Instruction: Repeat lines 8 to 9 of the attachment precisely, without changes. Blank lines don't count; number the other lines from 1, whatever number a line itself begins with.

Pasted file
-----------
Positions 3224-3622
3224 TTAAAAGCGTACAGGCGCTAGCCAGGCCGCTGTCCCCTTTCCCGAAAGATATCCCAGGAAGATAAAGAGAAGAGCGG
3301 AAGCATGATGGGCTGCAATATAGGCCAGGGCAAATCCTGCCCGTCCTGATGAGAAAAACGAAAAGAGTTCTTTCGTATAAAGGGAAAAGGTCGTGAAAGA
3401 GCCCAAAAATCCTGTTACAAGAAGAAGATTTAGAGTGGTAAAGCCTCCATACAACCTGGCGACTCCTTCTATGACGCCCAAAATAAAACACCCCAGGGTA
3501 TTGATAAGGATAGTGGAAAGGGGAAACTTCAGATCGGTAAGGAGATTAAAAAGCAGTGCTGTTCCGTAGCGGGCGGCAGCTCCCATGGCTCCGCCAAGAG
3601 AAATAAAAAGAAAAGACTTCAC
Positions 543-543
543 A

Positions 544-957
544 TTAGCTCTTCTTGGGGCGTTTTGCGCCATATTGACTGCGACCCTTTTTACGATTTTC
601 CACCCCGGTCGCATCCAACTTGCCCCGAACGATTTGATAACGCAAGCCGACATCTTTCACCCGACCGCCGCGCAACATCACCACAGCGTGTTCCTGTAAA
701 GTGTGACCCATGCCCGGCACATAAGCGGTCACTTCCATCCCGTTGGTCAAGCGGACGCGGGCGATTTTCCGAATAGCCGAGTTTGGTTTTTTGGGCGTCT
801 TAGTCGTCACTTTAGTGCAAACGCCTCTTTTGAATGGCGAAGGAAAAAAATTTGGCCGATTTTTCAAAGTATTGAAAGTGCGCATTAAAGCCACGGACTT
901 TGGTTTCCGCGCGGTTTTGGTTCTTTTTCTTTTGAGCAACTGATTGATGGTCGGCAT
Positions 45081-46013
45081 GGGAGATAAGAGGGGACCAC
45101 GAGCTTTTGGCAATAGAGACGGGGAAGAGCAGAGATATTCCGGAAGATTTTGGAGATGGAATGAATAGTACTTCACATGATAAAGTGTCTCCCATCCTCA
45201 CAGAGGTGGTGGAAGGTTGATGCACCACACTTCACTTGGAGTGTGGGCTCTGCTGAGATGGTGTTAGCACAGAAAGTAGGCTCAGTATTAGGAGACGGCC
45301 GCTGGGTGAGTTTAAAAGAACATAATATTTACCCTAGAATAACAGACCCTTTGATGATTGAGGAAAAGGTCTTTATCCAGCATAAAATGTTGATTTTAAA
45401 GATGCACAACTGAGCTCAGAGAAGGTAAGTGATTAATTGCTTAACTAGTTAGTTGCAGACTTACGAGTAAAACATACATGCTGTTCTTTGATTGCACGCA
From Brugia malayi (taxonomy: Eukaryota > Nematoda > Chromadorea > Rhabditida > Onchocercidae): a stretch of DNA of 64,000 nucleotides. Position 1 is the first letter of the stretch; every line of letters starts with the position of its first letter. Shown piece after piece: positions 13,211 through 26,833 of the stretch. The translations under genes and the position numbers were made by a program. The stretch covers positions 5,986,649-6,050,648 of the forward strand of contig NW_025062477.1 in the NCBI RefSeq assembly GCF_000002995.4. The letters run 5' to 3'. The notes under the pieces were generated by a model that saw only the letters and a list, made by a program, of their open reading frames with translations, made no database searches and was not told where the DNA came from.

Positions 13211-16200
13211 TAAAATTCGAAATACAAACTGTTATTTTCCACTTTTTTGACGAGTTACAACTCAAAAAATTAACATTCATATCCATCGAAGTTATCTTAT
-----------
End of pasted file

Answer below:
543 A

Positions 544-957